I think my favorite thing about the memorial is the intentional unfinished nature. A stone is unmoving, but it seems like we have caught the artist unawares and in the motions of carving a continuing work. But we know this work is finished and this man has been laid to rest long ago. More is the sadness, but great is the glory of the what he had become for us in the time he had. Might that uncarved stone also be partly a metaphor for the unfinished work on injustice left to do? Maybe that's stretching it. Yet because of the inscription - "Out of the mountain of despair, a stone of hope" - we know that we're at least meant to know that this positive, strong image was able to emerge from, in spite of, and even because of the darkness of inequalities.

Being a Christian who believes in a creator of our souls, I also fancy the imagery of G-d as the artist shaping this man from the history before his life as well as the years he lived. I walked away quiet, pensive, and wondering...

What will I look like when my maker is done carving me?

My own life-journey is taking me quite a far distance from the life I envisioned for myself when I was a high school student touring Washington D.C. for the first time and I hardly knew what to hope for in myself, long before could imagine committing myself to the "noble struggle for equal rights." I seem to be half-way there, but will I truly be able to make a career of humanity? (If I use a metaphorical interpretation of the word "career" and take it to mean I don't have to actually draw a living wage doing it, then the answer - I think - is yes)



And as I sit waiting to board my plane to head back to the welcoming kisses of my children, I wonder what broad strokes or fine chisel work the creator is using my hands for in the shaping and molding of my daughters?



Tuesday, April 15, 2014

Mommy-Activist Inspiration: The RESULTS International Conference



There are some turning points in your life when you clearly feel the course of your life changing. And there are people who - whether they know it or not at the time - act as joyful cruise directors, ushering you down the path where you want to go. But sometimes you have to seek out those turning points and intentionally put yourself where they're likely to be. This post is about meeting an exceptional advocate named Teresa Rugg at the RESULTS International Conference and Lobby Day. She helped put me on my path, which will soon include taking both of my grade school-aged children back to the same conference to lobby with me 7 years later!
I met Teresa when I was at an emotional crossroads. A stay-at-home mom just discovering my own citizen-power, I was preparing to lobby Congress for the first time in Washington D.C. I’d met a lot of activists who – while inspiring – didn’t have a lot in common with me. They talked about evening meeting schedules and daytime lobby meetings, but my chaotic mommy-life centered around diapers and naptimes. I wanted to become an advocate for mothers and children in poverty, but I couldn't quite see myself in the role.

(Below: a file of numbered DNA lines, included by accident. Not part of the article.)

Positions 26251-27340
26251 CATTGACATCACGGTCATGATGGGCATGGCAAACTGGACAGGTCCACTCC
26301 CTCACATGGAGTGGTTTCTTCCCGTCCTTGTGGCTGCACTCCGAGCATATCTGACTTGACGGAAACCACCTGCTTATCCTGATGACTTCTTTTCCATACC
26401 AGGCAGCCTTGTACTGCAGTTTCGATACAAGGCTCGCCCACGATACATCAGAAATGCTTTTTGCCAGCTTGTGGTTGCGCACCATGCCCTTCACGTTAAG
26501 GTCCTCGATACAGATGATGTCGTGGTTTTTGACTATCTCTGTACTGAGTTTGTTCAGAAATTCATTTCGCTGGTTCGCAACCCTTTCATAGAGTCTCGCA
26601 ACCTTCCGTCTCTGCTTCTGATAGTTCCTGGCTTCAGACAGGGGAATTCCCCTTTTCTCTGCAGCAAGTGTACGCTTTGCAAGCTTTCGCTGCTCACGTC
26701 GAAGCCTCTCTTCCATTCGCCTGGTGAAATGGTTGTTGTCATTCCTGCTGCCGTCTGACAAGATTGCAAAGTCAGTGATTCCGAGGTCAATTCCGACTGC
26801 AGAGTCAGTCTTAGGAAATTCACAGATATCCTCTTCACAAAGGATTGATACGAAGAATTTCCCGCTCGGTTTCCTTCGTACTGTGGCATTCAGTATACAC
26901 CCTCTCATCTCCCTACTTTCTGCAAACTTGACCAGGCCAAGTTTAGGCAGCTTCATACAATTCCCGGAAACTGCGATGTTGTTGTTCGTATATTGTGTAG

How, I thought, could I possibly do what these incredible activists were doing when I was sometimes still in my pajamas at noon and covered in baby food? 
Teresa Rugg speaking her mind
Then, I met Teresa - an experienced advocate who knew how to juggle life and parenting, lovingly and simultaneously. Her kids were a bit older than mine, so she had already lived through those moments of having a congressional aide on the phone while a small child kept up the chorus of "Mommymommymommy" in her other ear. She didn’t quite do everything the way everyone else said that she "should," but rather in a way that involved her children and worked for her family. I thought, “THAT is an example I can shoot for.”
In the early 1990’s, Teresa was a Peace Corps Volunteer teaching health in Cameroon. When she returned home, she made good on her promise to tell her stories and spread the word about how we in the U.S. can help. Later, while still being an active mother with her kids, she founded a RESULTS chapter in Snohomish County, Washington, bringing the issues of global poverty before members of Congress. With a degree in Public Health, she has helped shape the direction of her passion-project, TB Photovoice - an organization that amplifies the voices of those directly affected by Tuberculosis - of which she is now the Project Director.  She showed me how we can have tremendous impact on an international level with our passion yet still be great spouses, mothers, and all the other things we already are.
My advocacy is always kid-friendly!
After the conference, I went home and joined my local RESULTS Chicago-area group (whom I also met at the conference...but that's an amusing story for another post). They became my mentors about how to lobby and write media, but Teresa remained a role model for advocating while living a kid-filled, messy, paint-splashed, happy mom-life.

My eldest daughter on her first DC lobbying trip
Teresa changed me forever by being a supportive friend and role model. Simply by being herself, she gave me an example of how to be the kind of mom I wanted to be. Now, we are friends, RESULTS partners, and cheerleaders for each other. As mothers, we give voice to the voiceless and make the world a better place for all our children. If YOU want to attend that same conference that gave us the tools to fulfill our passionate activism, register for the 2014 RESULTS International Conference. I guarantee there are moms there who will be an inspiration to you!